Why Cold Showers Are Good For You

I have a confession to make. When I first started this blog a few years ago I wasn’t actually taking cold showers. I had just written my first piece about my skydiving experience and needed a name for my URL. I was planning on calling it youarenowleavingyourcomfortzone.com but thankfully I have a husband who as well as being in marketing is also brutally honest and told me how painfully boring that sounded.

At the time I’d recently been binge-listening (is that a thing?) to a podcast called Smart People Podcast, and an episode that really stuck out for me was an interview with a guy called Joe De Sena. Joe is the CEO and founder of The Spartan Race, which is a crazy endurance race that pushes people to their limits, mentally and physically. During the interview he spoke about the crazy tough things that people put themselves through during the race (and an even crazier one called the Death Race) but all of that seemed ridiculous and outside of the realms of my ability. That was until he talked about the practice of taking cold showers and how life changing it can be. Really? I thought. How could something so simple make such a difference?

I get asked all the time “WHY are cold showers so good for you?” According to the internet the list of reasons is almost limitless. It seems to come second only to coconut oil in the list of miracles it can provide. Thankfully I’ve yet to hear anyone say it cures cancer. But apparently it can increase alertness; improve circulation; reduce inflammation; improve feelings of depression; give you better skin and hair; increase fertility; and aid in weight loss. Just to name a few. I will be the first to admit that these physical reasons alone are pretty impressive and believe it or not many of them are backed by scientific evidence. But for me, and the reason that this blog has its name, the most powerful benefit to putting yourself under a cold shower is that it builds your confidence, improves your resilience and helps to shift your mindset from “I can’t” to “I can”.

“Whether you believe you can or believe you can’t, you’re right.” Henry Ford

About a year after I started the blog I decided that I really should be practicing what I preach, so I set myself a challenge to have cold showers everyday. The first day of the challenge I went to turn the tap on and that little doubting voice in my head started. “Why are you even doing this?” “How is this going to make any difference to your life?” “This is so dumb!”. I don’t know who this little voice in my head is, but jeez she is a negative little bitch! All of us have our own version of this, our own inner critic. Wellness coach Melissa Ambrosini calls it her “Mean Girl”, which I think is kind of appropriate. Whatever you want to call it, having some form of self evaluation is useful, but when it gets overly critical, we need to put it back in it’s place. I have found that one way of doing this is to prove your inner critic wrong. “You don’t think I can have a cold shower? Just watch me prove you wrong!” So on that very first day I steeled myself and turned the tap to cold.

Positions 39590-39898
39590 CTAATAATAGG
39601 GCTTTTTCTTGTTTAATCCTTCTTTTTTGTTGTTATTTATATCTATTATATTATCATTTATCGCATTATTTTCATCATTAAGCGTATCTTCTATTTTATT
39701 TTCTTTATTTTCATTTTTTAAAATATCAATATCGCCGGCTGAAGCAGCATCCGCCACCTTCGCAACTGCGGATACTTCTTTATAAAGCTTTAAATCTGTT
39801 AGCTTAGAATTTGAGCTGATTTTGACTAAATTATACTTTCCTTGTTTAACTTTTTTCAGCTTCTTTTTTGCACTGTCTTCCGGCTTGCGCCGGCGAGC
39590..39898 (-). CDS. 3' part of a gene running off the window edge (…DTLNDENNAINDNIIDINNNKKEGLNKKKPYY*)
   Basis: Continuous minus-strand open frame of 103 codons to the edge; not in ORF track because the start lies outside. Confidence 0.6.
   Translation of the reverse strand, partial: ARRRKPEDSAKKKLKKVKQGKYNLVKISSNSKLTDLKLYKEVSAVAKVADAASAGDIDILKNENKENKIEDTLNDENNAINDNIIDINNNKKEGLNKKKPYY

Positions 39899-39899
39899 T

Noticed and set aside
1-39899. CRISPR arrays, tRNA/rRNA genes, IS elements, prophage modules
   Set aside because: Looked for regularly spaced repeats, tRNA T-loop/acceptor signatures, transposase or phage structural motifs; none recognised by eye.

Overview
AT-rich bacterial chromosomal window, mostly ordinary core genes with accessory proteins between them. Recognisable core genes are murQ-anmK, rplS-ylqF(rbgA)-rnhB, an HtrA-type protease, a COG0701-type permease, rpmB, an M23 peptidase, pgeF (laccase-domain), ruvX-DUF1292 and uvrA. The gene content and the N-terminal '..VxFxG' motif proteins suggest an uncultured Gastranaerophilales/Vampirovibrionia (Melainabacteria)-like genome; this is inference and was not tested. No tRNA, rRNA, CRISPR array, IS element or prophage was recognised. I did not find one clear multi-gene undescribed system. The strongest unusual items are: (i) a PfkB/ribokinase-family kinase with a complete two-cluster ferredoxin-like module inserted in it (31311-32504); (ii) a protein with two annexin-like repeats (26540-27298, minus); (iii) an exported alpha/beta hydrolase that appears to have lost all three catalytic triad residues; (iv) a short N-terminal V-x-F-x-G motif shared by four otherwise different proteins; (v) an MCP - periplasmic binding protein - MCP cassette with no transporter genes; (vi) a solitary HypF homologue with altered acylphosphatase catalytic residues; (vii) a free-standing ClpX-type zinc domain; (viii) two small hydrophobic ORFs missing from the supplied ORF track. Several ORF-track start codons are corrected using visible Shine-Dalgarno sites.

I’m pretty sure that the first time I did it I was only under the water for less than 3 seconds – but I did it! “See!” I told my inner critic “I DID it!! I TOLD you I could do it!” And so the next day my little inner critic got a little bit quieter, folding her arms and going off in a huff because I’d proven her wrong (ok, so I have a good imagination…). The next day she became a little quieter still and then I started increasing the amount of time that I spent under the water. Each day it got easier, physically and mentally. The key is the gradual and consistent effort, slowly expanding your comfort zone further and further. Each time you prove to yourself what you are capable of your confidence, resilience and belief in yourself grows. Then when you’re faced with a decision outside of the shower there is a counter-voice to your inner critic “Maybe I CAN do this?” “Maybe I should just try, and see what happens.”